for Diane

July, and the harebells are passing, the red columbine
in her spurs and golden tassles, geraniums of lavender
delicately petalled, frail as insect dimples on the lake.
Dogwood’s small blossoms curb the trail like children
sitting, their faces resting on their knees. I think of you
here, so far from gardens, at the lake of your name,
among these brief flowers-not one of which is an escape
from the kitchen side of a picket fence. How is your father,
who made, his while married life, such mockery of your mother
elbow-deep in her garden, the world just-that-too-far
from him that he never dared touch her there? Helpless,

Daughter of Useless, he called you two as you turned the earth
alone together, evening with its carriage of dark climbing
the horizon in the cooling air. Idleness, he snorted,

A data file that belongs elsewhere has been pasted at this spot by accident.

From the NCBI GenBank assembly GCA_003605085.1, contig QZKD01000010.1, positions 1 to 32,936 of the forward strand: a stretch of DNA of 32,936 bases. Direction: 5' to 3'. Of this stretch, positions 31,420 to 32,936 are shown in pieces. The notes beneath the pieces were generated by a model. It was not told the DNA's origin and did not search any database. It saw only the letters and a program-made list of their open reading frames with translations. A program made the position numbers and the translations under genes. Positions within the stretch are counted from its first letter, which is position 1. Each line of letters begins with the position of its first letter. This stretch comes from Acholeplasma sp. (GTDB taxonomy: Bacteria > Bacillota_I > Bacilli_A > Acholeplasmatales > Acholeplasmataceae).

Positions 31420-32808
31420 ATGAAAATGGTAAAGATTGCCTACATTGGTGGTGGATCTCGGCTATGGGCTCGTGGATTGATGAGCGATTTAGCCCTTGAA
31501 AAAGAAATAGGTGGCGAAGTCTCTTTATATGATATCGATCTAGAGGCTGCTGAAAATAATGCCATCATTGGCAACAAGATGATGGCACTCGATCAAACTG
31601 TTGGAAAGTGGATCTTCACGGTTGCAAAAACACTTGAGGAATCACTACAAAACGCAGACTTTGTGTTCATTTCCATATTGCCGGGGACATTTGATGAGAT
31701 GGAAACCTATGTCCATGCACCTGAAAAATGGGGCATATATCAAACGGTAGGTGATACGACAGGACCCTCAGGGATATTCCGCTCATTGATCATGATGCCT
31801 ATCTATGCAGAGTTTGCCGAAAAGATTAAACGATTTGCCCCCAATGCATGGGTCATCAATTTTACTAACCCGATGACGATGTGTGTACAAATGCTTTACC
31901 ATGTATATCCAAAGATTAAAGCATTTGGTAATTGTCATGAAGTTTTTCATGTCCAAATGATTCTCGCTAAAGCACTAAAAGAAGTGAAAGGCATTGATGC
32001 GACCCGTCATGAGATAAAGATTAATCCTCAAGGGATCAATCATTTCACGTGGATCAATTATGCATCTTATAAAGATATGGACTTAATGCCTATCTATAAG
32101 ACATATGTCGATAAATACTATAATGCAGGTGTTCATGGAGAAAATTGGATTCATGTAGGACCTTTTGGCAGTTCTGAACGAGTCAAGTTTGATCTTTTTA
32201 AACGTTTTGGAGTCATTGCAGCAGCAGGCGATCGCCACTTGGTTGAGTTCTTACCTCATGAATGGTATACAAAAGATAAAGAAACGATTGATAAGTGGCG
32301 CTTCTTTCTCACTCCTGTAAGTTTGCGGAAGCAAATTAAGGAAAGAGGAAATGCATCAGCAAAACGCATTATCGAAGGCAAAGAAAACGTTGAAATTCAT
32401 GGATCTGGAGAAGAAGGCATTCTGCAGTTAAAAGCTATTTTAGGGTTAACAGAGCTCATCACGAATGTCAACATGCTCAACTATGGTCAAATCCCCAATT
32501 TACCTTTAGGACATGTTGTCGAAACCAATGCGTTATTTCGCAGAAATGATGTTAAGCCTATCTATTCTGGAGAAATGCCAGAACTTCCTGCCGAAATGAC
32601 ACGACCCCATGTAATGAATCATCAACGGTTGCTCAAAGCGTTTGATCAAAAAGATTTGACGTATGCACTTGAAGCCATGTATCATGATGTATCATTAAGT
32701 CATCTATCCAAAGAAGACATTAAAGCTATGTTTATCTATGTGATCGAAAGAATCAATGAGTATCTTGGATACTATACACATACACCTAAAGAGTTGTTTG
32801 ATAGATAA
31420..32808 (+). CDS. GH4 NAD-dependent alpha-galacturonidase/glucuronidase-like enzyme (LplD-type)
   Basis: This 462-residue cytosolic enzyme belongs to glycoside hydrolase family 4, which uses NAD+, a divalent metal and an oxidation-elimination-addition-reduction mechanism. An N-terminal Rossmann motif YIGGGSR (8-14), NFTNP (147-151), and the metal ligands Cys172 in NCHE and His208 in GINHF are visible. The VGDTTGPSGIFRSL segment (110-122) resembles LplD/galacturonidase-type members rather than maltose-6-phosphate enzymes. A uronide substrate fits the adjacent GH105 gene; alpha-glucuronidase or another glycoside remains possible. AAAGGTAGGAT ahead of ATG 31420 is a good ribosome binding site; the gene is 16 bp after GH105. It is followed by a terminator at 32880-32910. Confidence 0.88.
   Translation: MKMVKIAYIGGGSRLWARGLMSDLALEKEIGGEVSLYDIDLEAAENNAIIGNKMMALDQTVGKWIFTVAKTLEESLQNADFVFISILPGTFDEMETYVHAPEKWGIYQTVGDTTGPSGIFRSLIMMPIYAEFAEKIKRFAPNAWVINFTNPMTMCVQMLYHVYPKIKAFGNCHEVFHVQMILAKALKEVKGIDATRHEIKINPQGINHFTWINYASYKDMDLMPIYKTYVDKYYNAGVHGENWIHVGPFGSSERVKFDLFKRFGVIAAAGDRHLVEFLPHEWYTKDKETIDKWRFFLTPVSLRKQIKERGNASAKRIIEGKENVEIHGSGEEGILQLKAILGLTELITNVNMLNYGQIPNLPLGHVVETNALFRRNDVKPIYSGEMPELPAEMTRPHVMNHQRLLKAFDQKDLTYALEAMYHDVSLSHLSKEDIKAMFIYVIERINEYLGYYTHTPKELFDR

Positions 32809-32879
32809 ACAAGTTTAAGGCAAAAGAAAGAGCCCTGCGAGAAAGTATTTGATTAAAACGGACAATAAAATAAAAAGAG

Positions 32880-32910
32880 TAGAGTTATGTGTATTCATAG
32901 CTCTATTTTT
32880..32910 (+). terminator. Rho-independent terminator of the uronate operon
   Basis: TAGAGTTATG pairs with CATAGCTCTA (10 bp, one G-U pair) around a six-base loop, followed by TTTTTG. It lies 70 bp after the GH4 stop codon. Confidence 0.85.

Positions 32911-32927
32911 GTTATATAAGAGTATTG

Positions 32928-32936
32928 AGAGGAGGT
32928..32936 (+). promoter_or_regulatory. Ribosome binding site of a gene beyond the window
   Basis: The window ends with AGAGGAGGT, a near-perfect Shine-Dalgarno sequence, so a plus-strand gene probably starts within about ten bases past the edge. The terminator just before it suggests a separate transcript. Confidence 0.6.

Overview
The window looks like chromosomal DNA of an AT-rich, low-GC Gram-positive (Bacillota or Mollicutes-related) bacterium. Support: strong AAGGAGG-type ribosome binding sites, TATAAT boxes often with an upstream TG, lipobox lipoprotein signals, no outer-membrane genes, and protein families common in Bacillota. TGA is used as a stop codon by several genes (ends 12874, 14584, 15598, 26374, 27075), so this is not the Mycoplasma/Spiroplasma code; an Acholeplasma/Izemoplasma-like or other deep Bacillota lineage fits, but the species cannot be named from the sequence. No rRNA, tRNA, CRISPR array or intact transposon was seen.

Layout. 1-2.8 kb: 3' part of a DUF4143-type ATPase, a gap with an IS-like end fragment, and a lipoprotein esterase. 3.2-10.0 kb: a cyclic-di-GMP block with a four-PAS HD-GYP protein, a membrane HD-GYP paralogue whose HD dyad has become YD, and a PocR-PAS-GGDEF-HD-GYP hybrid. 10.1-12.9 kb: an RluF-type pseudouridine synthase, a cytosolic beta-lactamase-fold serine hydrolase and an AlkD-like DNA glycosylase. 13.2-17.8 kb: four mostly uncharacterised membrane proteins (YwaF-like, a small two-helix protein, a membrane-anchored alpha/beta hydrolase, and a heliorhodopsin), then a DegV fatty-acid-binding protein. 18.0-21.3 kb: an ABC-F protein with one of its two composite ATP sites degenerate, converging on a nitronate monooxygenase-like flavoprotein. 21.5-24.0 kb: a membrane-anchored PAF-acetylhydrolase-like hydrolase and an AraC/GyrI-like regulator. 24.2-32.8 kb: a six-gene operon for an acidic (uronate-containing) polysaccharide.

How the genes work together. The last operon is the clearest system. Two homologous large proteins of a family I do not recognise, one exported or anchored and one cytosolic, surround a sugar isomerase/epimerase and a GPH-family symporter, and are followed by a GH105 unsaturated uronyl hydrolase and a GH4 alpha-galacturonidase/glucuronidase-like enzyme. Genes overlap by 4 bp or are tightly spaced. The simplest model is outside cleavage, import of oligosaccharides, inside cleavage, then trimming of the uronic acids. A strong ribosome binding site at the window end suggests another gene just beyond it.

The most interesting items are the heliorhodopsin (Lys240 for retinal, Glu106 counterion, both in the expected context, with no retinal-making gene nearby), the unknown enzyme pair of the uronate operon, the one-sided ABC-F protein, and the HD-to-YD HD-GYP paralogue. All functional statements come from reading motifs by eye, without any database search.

the Devil’s Work. Come in. On the trail today lay
scat, grizzly, still warm, red with the undigested flesh of salmon.
And in a trampled bed the half-tom bodies. All up the slick
Chickaloon streambed, gouged fish, heads slashed, eggs
unlaid, unfertilized, and monkshood flattened by the massive claws.

I was afraid, came back sighting over my shoulder,
laid the heavy bolt across the cabin door. And saw tonight
in my mind’s eye the Old Country of such fathers as ours,
framed in the backdoor light, a can in the hand, roaring
out toward their fences, their women. I wish you could send him
here to me to study flowers, for by the time he was a man
he’d lost, too, the boy’s will to learn. And you, his child,
a grandmother now, still chafing under the boom of his voice,
as you cannot leave your cool green porch and join me,
please grow for us what we did when I lived there,
one green box filled with sturdy geraniums, recusant, red.